How to implemented comparison/less operator for member method pointers?

From my reading, I understand that it is possible to compare some pointer types in C++ using either operator< or std::less. This is useful if, for example, a pointer is used as a key for a std::map or in a sorted list.

However, I am having difficulty comparing pointer's to member functions.

Here is some example code that does not compile due to operator< not being found (just focus on the comparison of the pointers).

#include <map>

class Base

class A : public Base
    bool a(int v) { return v < 10; }

class B : public Base
    bool b(int v) { return v > 10; }

using Fn = bool (Base::*)(int);

int main()
    A a;
    B b;

    Fn fn1 = static_cast<Fn>(&A::a);
    Fn fn2 = static_cast<Fn>(&B::b);

    std::map<Fn, Base*> functions;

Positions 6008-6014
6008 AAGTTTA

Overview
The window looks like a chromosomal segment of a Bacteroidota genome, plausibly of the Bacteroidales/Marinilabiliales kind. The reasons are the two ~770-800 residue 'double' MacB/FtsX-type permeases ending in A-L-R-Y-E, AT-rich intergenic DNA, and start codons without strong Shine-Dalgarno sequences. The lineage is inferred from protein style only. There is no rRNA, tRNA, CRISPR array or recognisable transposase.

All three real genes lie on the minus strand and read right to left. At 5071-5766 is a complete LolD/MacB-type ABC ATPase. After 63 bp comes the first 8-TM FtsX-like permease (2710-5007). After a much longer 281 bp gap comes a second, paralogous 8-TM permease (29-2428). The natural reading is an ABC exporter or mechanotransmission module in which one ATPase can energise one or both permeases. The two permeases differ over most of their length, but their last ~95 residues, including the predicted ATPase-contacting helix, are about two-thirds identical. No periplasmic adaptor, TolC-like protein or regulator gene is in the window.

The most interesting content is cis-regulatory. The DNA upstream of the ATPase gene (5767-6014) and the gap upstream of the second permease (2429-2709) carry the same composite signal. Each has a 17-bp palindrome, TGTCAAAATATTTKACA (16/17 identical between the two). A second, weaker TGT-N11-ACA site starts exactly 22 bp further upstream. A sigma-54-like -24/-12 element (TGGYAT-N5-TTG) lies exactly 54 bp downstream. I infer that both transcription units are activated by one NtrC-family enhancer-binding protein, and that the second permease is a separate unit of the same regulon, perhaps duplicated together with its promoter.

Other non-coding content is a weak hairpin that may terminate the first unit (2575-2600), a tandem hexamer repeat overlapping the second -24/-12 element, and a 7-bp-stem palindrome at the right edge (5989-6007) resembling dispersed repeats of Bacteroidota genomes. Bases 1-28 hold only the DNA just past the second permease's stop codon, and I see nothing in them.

functions[fn1] = &a;
    functions[fn2] = &b;

    return 0;

I was able to get this to compile (albeit with warnings) be implementing operator< using reinterpret_cast to void*. This forces the compiler to do what I want (since all pointers are implemented the same way to my knowledge), but I'm aware that it's a very ugly solution.

Is there a way to compare these pointers?

For those who want to know the real problem context, this is used in a C++ implementation of statecharts as proposed in this book: https://www.state-machine.com/doc/PSiCC.pdf. The map is used to store the "history" for each state. Since states are implemented as member methods, the map creates a "mapping" between a state (the key) and its history (the value).


  • Object and function pointers are expected to be just numbers. They're typed, and the builtin comparison operators don't impose a strict total order. But since these things are just numbers, a strict total order is expected to exist, and you can access it via std::less and its ilk.

    Member pointers are not just numbers; they are not just an address. As such, there is no strict total order required for them. Nor can you manufacture one. Two member pointers could have the same value representation (ie: separate bits) even if they are "pointing" to different functions, depending on how they get implemented.

    Your reinterpret_cast solution is unreliable.